by Deborah Wang, originally published at KUOW
Inauguration in Seattle has usually been a low-key affair. But not this year.
Hundreds packed the lobby of Seattle City Hall on Monday. Some came to see Ed Murray, the city’s first openly gay mayor, take the oath of office. But many more came to catch a glimpse of Kshama Sawant, Seattle’s first Socialist City Council member who has attracted international attention.
“Well, we’ve got a new council lady, she’s a socialist, and I became a socialist after being a Republican,” said Carl Brecht, a real estate broker who supported Sawant’s campaign.
Seattle resident Linda Jansen clutched a red Sawant campaign sign in the back of the huge crowd. “It’s tremendous, it’s so moving. In fact, I got teary,” she said.
Sawant unseated long-time incumbent Richard Conlin after campaigning for a $15 hourly minimum wage in the city.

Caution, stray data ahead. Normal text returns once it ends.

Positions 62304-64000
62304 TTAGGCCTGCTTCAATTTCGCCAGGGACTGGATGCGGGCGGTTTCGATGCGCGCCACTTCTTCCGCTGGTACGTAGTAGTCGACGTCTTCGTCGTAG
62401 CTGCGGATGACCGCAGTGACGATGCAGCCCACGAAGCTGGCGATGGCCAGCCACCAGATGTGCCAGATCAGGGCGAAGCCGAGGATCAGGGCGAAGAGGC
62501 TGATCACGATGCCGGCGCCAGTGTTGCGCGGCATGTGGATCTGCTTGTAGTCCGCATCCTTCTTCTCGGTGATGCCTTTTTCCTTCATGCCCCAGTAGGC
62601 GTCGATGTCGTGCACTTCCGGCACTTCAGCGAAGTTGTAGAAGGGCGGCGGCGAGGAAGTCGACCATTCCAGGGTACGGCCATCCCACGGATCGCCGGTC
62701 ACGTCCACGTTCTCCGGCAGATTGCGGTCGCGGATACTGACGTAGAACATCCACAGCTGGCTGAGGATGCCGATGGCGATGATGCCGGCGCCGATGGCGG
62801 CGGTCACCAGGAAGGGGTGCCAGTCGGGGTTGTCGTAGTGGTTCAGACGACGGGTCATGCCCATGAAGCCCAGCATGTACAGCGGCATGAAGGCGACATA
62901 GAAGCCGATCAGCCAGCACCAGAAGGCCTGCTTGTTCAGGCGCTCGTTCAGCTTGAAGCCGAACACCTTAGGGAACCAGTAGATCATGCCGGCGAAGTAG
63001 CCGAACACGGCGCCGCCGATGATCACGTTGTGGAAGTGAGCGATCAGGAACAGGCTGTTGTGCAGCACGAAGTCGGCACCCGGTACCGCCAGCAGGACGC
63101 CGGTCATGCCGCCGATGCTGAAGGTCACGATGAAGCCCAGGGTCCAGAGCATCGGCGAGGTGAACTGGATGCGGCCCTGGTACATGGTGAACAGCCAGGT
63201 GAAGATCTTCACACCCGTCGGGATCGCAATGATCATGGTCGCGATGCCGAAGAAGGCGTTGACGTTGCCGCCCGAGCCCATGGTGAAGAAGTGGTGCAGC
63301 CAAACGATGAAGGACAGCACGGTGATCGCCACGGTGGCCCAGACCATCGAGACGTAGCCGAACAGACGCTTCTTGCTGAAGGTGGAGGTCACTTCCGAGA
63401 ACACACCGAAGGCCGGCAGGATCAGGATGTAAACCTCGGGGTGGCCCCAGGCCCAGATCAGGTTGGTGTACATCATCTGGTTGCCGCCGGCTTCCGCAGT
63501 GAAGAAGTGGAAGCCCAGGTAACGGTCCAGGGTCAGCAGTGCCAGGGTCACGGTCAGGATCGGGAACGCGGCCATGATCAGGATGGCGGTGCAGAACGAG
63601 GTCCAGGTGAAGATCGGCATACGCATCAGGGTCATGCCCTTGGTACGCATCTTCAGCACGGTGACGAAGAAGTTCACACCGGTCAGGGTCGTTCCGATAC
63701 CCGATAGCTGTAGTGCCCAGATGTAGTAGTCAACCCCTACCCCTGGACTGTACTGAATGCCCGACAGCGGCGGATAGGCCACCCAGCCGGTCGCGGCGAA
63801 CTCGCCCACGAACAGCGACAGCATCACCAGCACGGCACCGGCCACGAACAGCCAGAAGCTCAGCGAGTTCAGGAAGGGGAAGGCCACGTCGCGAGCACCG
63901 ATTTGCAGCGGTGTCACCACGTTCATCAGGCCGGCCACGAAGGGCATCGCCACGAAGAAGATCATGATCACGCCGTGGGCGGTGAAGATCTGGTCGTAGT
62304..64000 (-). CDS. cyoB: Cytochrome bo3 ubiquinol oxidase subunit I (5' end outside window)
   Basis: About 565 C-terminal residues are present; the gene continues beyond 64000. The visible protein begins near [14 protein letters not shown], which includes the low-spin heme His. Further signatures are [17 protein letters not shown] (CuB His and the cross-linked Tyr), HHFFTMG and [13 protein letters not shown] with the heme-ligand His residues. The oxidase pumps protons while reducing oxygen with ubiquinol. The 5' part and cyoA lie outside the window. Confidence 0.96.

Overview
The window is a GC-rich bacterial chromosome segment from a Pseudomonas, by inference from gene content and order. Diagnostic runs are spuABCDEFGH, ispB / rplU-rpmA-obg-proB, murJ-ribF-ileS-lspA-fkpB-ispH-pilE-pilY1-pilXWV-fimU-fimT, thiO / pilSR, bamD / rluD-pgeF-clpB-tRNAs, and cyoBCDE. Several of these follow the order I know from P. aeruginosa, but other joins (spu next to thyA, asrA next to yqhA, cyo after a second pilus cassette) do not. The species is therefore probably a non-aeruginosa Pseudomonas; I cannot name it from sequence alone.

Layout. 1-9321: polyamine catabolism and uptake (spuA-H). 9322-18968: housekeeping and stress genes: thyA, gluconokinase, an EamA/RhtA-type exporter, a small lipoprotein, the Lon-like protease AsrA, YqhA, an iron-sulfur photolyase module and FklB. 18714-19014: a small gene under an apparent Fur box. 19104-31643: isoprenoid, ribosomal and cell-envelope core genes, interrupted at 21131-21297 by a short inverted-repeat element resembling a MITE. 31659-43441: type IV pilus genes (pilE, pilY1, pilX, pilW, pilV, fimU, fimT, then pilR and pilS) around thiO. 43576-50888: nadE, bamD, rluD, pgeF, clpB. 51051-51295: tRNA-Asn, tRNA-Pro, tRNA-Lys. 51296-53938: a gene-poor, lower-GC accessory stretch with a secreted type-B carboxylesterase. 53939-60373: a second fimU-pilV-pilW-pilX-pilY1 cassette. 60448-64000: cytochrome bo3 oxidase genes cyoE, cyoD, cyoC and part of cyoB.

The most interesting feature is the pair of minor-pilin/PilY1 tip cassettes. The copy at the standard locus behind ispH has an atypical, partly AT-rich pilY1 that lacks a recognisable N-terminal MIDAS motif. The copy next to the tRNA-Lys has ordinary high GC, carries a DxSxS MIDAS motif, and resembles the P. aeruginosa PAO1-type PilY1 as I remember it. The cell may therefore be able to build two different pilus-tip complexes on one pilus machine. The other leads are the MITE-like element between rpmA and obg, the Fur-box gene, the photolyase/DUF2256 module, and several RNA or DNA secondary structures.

After reciting the oath of office at the ceremonial swearing in on Monday, Sawant raised her fist in a salute of solidarity, to cheers from the crowd.
She then delivered a blistering critique of global capitalism, which she said had made fortunes for the super-rich, and made life worse for poor people.
“This is the product of the gigantic casino of speculation created by the highway robbers on Wall Street,” she said.
Sawant says her first priority in office is to push for a $15 an hour minimum wage. But she is also organizing a “mass movement” to keep the pressure on the city’s elected officials. She’s helped form a new group called 15now.org, which is having its first public rally next week. The group was recruiting heavily at Monday’s City Hall event.